Health problems do not discriminate based on income or insurance coverage, leaving many in Florida with enormous medical debt that they are unable to pay. If one is in a position where paying back medical bills has become impossible, declaring Chapter 7 bankruptcy may be an option to consider. While not all people qualify for Chapter 7, and some have too many assets to be a good candidate, in Florida many are able to dispose of medical debt through bankruptcy.
Because Chapter 7 allows a person to wipe out most unsecured consumer debt, which includes unpaid medical bills and other debts that have no collateral, there are financial benchmarks in place to determine who qualifies. The first step, according to NerdWallet, is passing the means test. This test documents all of the income from the previous six months to determine whether or not someone makes below the state’s median income. This number is based on the number of earners in a household. If the income falls below this amount, people are qualified for Chapter 7 bankruptcy.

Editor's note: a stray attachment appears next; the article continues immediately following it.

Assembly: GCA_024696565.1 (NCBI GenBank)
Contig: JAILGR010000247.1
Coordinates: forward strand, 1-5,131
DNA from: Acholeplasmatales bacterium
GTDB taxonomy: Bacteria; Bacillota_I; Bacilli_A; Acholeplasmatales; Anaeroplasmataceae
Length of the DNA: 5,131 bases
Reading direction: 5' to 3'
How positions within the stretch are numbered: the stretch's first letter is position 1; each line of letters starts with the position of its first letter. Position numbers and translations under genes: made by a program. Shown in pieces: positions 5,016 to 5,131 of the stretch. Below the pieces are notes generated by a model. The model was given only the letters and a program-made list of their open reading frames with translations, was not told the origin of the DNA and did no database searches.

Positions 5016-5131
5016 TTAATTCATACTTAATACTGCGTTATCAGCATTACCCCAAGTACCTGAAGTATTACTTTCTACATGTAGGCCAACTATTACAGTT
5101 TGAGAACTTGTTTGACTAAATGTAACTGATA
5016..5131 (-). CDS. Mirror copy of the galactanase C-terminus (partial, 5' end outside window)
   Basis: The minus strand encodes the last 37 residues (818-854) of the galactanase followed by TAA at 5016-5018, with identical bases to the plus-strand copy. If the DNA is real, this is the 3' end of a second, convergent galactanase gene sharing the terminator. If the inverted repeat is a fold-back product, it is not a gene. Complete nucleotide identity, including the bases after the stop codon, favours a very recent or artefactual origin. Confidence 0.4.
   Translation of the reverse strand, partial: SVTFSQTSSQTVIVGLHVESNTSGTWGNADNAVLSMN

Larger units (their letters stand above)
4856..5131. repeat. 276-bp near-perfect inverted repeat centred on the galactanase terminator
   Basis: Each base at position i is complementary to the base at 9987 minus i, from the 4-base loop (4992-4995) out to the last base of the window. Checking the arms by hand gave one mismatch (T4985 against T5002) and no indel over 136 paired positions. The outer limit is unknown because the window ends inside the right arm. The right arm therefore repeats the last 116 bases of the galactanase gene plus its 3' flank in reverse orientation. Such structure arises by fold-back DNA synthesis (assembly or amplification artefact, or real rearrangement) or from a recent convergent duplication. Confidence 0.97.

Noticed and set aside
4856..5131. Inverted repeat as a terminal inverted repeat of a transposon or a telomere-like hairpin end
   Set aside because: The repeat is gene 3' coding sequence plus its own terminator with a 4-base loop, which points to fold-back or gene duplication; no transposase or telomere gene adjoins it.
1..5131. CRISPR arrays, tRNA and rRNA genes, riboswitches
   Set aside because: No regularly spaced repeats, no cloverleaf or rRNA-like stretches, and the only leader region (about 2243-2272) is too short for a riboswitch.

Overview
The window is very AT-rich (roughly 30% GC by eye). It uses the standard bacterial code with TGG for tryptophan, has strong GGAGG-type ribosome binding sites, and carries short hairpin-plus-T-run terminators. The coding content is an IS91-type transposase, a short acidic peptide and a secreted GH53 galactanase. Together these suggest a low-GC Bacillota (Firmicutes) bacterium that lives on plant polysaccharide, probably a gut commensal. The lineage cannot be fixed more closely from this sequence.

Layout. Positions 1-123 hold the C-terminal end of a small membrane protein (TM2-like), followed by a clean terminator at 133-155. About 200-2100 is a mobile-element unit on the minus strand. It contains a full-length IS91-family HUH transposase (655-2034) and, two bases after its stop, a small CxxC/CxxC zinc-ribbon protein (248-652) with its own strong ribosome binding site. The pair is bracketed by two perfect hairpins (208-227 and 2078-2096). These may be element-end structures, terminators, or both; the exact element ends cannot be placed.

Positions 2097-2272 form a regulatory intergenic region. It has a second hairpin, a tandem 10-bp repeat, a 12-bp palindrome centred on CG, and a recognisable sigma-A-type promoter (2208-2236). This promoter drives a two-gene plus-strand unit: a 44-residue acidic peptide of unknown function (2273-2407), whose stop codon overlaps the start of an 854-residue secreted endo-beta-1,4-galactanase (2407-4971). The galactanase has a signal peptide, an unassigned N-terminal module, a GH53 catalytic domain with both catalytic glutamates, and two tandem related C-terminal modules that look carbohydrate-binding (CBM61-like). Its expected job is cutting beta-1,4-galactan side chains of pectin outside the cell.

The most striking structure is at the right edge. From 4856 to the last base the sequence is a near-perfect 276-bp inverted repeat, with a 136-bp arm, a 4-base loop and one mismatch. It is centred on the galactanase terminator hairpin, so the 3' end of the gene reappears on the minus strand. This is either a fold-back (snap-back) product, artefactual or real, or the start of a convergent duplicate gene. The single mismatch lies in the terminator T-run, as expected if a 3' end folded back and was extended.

Many people worry that declaring bankruptcy will make them lose all of their possessions--in fact, this is Money Magazine’s top bankruptcy myth. State laws vary on which assets are able to be maintained in Chapter 7, and it is not the correct option for everyone. Many people believe that repaying the debt is the best option, and it clocks in as myth number three, but sometimes that is just not a realistic option. If medical bills have piled up so high that there is not a route to paying them off in several years, Chapter 7 may be the best path to long-term financial health.